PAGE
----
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Saturday, January 18, 2014

The Conflict Between NAFTA and Comp

The need for a consistent and universal public policy concerning the coverage undocumented aliens becomes heightened by this Arizona decision. The commonality of medical treatment costs for injured foreign employees might provide the catalyst for Federal judicial intervention to resolve this issue. Today's post is authored by David Depaolo and shared from .

It's the long arm of the law.

When the North American Free Trade Agreement was signed into law conservatives applauded that it would open up the forces of economic powers from Mexico that were previously running underground.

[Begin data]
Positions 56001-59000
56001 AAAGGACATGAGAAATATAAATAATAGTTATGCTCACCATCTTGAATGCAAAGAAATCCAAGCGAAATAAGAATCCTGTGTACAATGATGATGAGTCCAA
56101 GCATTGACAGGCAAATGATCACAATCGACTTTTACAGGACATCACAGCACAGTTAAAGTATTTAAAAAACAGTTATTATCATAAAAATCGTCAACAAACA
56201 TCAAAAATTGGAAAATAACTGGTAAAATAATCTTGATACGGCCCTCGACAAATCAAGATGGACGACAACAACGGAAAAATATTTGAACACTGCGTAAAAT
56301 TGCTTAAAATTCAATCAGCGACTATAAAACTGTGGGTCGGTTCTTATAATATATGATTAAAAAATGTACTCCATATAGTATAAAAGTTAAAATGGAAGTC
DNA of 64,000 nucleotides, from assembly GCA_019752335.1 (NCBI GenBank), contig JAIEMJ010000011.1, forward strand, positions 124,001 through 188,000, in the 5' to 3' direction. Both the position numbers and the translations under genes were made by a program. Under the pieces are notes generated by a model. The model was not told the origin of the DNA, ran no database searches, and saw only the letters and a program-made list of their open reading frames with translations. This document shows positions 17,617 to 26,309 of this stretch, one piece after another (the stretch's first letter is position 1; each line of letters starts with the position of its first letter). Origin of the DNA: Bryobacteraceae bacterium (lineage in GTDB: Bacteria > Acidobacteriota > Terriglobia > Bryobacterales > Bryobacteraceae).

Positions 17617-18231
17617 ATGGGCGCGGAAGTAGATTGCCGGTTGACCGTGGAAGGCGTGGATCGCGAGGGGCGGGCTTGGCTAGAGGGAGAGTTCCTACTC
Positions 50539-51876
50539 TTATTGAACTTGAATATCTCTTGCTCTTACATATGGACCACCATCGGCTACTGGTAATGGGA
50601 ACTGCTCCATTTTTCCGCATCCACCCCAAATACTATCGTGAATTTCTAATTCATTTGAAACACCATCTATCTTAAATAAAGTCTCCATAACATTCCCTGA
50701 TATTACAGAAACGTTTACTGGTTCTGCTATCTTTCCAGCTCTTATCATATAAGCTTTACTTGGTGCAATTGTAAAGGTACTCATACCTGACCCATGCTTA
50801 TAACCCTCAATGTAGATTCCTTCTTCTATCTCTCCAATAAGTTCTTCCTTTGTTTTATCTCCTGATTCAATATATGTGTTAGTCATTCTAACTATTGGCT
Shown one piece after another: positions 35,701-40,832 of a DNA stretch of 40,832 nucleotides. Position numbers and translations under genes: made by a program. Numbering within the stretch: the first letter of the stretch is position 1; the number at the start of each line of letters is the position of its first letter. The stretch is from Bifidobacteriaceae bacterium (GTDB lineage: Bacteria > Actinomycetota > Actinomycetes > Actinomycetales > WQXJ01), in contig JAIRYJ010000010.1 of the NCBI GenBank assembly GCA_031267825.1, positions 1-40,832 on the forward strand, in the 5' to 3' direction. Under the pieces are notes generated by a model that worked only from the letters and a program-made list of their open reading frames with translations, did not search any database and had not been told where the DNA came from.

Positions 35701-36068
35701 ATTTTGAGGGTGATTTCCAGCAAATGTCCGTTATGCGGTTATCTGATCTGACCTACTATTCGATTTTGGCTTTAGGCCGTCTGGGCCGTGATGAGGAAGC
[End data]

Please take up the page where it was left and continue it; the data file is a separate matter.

Liberals said that NAFTA spelled the end of domestic work for Americans.

Of course, neither of the extreme views became reality.

What did become reality, however, is that Mexican firms sending employees into the United States became subject to the same workers' compensation laws that domestic employers are subject to - a real leveling of the playing field - at least according to a unanimous Arizona Court of Appeals panel opinion.

The court's decision in Porteadores Del Noroeste S.A. v. Industrial Commission of Arizona, No. 1 CA-IC 12-0038 held that the North American Free Trade Agreement did not pre-empt Arizona's workers' compensation statutes and that Porteadores del Noroeste could face liability in Arizona for the additional compensation that one of its workers, Adan Valenzuela, claimed he was due.

Valenzuela worked for Porteadores as a driver,...

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